FLEXIBLE PAVEMENTS UNLESS OTHERWISE NOTED.
An approximate chart to convert LCN to ACN - read the cautions at the top of the document closely because this is not accurate, as I discuss above.
Airbus A319 for flexible/asphalt pavements, and now A319 rigid/concrete
Airbus A320 flexible and Airbus A320 rigid - both with the standard undercarriage
Airbus A320_doublebogie with the very rare optional bogie undercarriage (which makes a big difference)
Airbus A321 flexible and Airbus A321 rigid and the charts extend to cover the new A321-200 with the 93,000 kg MTOW option that Jetstar have bought (warning to pavement engineers - this might be your new critical aircraft)
Airbus A340-300 (baby)
Airbus A340-600 (daddy)
Airbus A350-900 flexible and rigid (new for 2012)
Airbus A400M flexible - preliminary pending official data from Airbus - use with caution
Airbus A400M rigid - preliminary pending official data from Airbus - use with caution
Airbus A380 (big daddy). Here is the gear layout and here is what the professional tug driver can do turning the A380.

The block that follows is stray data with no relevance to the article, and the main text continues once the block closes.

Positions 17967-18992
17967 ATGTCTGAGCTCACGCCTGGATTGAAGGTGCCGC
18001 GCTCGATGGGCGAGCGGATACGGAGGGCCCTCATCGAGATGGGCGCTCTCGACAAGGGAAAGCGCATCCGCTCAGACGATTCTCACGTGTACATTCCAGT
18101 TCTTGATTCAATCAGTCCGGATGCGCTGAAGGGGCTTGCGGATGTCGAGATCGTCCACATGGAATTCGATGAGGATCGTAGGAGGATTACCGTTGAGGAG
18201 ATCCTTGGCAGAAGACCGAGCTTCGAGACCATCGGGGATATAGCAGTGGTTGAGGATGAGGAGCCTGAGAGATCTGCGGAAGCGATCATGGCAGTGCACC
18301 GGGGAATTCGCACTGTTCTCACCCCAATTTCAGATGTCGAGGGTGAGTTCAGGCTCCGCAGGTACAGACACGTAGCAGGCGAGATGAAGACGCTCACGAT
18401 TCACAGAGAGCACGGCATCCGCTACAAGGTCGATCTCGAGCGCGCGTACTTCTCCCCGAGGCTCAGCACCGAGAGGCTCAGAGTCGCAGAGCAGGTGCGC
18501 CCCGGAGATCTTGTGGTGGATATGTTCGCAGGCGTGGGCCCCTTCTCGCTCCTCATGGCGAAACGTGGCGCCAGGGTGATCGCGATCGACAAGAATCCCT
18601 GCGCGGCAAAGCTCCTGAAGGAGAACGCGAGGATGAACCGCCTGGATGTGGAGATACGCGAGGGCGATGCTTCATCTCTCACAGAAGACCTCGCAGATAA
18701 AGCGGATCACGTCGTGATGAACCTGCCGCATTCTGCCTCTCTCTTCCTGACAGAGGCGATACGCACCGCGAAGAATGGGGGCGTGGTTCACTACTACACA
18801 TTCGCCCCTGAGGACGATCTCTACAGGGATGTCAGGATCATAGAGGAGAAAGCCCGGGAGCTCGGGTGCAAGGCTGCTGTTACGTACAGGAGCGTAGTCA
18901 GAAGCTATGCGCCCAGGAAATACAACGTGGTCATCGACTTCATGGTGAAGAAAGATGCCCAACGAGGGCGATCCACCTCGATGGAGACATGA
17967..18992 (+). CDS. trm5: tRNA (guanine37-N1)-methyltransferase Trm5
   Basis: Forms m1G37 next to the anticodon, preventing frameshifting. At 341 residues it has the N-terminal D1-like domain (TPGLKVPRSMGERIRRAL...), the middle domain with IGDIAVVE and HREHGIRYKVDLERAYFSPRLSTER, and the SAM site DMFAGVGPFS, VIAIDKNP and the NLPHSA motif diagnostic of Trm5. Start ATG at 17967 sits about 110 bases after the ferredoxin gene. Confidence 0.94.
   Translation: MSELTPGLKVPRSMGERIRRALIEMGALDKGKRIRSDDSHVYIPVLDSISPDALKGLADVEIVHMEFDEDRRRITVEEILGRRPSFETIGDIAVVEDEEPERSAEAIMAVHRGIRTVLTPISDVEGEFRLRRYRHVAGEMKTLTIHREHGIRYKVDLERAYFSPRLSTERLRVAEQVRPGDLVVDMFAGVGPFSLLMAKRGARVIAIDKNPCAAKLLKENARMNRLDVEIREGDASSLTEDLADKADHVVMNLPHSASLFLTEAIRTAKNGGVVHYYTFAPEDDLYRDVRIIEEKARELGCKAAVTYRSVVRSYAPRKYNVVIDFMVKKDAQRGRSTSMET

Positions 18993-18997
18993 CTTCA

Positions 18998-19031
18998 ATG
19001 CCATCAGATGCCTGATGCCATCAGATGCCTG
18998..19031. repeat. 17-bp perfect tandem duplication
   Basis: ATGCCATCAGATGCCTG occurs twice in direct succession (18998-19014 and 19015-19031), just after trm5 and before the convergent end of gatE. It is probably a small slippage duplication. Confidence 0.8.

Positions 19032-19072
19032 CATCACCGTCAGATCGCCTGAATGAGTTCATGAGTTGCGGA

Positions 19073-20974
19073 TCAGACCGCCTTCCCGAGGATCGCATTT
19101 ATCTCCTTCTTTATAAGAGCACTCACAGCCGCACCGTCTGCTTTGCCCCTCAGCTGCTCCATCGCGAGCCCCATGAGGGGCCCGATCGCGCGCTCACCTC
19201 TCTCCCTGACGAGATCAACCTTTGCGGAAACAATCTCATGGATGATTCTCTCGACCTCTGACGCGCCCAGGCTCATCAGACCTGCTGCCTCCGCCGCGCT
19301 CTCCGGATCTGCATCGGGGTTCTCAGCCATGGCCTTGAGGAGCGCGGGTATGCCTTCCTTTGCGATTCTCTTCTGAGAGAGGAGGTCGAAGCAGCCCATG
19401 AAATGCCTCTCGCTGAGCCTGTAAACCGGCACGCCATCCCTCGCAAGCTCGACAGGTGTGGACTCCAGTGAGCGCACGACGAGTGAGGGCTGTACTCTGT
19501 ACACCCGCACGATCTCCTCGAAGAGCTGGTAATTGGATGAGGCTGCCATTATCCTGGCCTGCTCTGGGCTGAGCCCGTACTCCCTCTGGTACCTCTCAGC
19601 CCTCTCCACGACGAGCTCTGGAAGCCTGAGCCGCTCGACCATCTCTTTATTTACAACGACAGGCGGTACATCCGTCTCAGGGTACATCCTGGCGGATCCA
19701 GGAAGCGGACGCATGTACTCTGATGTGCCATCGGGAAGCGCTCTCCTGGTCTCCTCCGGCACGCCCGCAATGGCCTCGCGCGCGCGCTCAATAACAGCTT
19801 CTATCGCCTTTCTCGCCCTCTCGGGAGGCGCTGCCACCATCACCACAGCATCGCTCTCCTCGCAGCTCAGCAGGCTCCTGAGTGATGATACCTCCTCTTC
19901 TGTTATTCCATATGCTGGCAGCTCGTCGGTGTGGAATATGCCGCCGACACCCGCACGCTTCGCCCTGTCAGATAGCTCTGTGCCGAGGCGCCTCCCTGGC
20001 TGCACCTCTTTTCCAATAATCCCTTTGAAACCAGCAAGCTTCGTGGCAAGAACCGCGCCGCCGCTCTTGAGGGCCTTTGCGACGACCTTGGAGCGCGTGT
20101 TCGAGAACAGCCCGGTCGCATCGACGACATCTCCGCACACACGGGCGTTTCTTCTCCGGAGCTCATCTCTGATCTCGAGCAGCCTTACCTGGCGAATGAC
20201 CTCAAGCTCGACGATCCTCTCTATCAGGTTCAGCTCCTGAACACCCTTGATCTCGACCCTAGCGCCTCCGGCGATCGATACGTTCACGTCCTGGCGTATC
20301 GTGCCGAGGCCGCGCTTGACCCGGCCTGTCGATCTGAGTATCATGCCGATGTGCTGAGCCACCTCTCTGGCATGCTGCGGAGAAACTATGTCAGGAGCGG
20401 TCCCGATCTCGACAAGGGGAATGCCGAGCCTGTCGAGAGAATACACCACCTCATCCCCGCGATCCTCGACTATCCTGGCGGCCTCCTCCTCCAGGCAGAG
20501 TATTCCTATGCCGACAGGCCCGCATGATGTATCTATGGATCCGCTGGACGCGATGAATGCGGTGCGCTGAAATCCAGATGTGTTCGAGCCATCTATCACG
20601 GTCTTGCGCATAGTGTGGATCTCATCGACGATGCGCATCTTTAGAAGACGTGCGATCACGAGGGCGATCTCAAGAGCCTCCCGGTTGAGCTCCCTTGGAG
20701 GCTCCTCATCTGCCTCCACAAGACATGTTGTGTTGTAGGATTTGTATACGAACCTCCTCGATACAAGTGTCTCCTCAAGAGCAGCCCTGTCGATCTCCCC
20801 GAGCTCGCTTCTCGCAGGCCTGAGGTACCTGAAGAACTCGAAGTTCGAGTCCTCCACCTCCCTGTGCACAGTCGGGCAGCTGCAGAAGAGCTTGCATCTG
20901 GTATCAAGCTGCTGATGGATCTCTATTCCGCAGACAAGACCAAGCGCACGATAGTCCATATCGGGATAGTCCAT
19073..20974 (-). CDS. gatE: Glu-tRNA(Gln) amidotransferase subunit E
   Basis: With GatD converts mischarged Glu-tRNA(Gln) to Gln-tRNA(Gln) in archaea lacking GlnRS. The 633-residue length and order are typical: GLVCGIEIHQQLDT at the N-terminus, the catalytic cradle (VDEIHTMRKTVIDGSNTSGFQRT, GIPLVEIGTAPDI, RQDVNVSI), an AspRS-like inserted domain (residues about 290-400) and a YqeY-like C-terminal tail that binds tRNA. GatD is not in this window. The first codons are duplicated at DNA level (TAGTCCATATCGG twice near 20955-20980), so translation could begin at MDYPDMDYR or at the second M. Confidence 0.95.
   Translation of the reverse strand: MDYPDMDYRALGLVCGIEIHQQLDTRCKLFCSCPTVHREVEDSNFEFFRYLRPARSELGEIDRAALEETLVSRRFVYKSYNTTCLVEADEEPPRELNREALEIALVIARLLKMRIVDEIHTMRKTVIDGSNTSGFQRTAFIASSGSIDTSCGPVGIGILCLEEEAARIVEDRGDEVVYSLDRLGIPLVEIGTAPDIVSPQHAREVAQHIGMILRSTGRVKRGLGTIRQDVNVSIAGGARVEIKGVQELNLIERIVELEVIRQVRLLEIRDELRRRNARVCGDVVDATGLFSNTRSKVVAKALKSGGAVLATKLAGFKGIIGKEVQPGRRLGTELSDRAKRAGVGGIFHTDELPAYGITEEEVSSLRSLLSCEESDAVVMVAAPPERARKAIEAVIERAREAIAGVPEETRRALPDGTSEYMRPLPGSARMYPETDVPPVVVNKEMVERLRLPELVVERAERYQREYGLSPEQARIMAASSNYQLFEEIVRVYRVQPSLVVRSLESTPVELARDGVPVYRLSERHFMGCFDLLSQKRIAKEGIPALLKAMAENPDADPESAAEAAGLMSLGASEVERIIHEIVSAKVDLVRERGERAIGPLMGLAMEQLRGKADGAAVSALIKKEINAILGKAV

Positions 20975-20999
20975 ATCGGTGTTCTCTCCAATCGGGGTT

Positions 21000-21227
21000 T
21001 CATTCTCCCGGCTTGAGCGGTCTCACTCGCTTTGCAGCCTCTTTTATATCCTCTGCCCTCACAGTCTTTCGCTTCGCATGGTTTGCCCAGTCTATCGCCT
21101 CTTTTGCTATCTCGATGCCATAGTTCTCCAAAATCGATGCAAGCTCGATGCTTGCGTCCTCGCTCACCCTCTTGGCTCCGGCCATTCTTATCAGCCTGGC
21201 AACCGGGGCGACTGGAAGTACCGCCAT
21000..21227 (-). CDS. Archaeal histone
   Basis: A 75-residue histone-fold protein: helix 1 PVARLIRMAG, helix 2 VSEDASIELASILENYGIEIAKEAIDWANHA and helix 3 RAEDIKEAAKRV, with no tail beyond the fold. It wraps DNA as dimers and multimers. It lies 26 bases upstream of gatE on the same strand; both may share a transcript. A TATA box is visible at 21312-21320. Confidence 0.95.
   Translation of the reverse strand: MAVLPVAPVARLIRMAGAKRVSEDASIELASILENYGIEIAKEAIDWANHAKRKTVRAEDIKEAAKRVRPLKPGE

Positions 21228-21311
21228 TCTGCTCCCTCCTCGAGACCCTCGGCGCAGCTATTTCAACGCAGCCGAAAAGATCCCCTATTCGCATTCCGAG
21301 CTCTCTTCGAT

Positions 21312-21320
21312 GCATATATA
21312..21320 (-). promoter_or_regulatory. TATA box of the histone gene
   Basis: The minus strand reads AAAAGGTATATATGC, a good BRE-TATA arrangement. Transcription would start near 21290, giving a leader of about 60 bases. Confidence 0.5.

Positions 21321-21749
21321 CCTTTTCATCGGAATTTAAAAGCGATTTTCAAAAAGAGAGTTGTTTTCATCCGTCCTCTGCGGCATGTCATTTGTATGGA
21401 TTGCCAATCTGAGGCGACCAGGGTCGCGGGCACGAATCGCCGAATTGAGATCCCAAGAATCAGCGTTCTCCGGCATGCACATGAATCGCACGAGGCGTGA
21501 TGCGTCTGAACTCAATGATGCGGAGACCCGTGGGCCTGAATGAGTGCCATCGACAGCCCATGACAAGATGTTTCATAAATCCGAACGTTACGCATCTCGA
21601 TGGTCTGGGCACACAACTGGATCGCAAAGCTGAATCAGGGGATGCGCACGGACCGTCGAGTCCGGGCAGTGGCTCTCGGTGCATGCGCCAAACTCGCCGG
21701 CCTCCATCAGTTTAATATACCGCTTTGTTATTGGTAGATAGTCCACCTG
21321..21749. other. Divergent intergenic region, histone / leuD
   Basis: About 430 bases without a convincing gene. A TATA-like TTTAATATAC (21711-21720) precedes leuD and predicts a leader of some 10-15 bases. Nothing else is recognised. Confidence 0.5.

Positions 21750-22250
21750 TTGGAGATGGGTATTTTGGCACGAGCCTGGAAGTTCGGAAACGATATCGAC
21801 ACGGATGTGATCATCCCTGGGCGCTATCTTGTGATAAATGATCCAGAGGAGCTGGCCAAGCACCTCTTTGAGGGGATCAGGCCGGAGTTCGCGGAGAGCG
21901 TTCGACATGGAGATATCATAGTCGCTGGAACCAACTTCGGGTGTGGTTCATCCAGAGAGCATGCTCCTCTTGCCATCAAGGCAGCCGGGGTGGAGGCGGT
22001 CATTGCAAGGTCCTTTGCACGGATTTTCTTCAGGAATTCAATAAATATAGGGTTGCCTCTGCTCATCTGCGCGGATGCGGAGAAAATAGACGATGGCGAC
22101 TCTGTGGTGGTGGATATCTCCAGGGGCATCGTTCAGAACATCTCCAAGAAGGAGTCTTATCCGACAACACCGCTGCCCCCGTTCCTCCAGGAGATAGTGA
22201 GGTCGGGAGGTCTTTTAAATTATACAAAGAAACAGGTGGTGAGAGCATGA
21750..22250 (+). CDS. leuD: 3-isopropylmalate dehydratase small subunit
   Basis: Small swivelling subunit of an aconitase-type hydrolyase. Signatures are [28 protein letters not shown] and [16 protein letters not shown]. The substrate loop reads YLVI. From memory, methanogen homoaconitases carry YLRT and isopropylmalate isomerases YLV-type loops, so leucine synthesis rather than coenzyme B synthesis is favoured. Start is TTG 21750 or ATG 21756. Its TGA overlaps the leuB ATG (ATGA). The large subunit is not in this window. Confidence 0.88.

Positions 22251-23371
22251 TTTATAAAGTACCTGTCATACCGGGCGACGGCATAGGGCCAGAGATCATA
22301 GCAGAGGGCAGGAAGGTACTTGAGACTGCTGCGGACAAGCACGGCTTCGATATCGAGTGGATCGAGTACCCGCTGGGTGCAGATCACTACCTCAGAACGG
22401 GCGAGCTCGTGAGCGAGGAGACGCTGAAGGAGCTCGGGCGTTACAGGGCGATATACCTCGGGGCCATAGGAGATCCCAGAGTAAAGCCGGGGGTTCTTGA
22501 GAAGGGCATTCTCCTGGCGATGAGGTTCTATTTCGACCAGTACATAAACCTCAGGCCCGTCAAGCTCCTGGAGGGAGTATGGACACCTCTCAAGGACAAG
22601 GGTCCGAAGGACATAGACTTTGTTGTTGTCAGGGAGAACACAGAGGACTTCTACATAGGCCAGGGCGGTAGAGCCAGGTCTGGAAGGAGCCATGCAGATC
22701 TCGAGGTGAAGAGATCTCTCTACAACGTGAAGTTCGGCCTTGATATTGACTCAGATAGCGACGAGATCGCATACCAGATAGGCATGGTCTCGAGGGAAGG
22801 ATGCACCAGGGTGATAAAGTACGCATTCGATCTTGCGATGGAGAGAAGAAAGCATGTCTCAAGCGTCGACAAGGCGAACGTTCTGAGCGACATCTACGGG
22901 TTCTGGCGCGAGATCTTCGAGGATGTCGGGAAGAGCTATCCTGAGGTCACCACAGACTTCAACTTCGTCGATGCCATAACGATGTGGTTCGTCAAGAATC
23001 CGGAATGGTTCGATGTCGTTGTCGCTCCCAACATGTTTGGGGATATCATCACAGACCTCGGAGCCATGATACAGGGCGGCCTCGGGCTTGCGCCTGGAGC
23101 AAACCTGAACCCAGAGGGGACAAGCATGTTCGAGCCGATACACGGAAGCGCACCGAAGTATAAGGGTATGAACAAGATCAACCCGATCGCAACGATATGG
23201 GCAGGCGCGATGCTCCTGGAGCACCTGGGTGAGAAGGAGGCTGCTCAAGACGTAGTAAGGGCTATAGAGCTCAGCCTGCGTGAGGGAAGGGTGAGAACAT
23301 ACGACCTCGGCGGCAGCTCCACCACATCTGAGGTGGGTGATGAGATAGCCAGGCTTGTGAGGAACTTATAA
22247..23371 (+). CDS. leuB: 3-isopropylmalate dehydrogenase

Antonov AN-12 (Shaanxi Y-8)
Antonov AN-22 - see the Boeing 777-300 graph below which has a similar loading
Boeing 727-200 (warning to pavement engineers - this ancient mariner can still be the critical aircraft)
Boeing 737-400 including both normal and low pressure tyres
Boeing 737-700 and -800 and now a graph for checking jet blast velocities and blast clearance
Boeing 777-300 flexible pavement Boeing 777-300 rigid pavement
Bombardier C series - CS300 (warning - this is very preliminary and is not for operational use)
Dash 8-300 (2009: new weights and the Australian lower pressure tyres)
Dash 8-400 (warning - it's 10 tonnes heavier than the -300, this is not a simple step-up)
Embraer 190 LR
And a special for Western Australian mining operators Fokker F100 pavement design chart
Lockheed C130 Hercules
McDonnell Douglas C-17
McDonnell Douglas MD-83
Shorts Belfast flexible rigid
CRREL nomogram that can be used to relate very weak (earth, gravel, snow, ice) runways to aircraft weight, tyre pressure and number of passes. Good for obscure Russian and military cargo aircraft with low pressure tyres (caution: only a senior airport pavement engineer has the additional knowledge needed to use this in practice).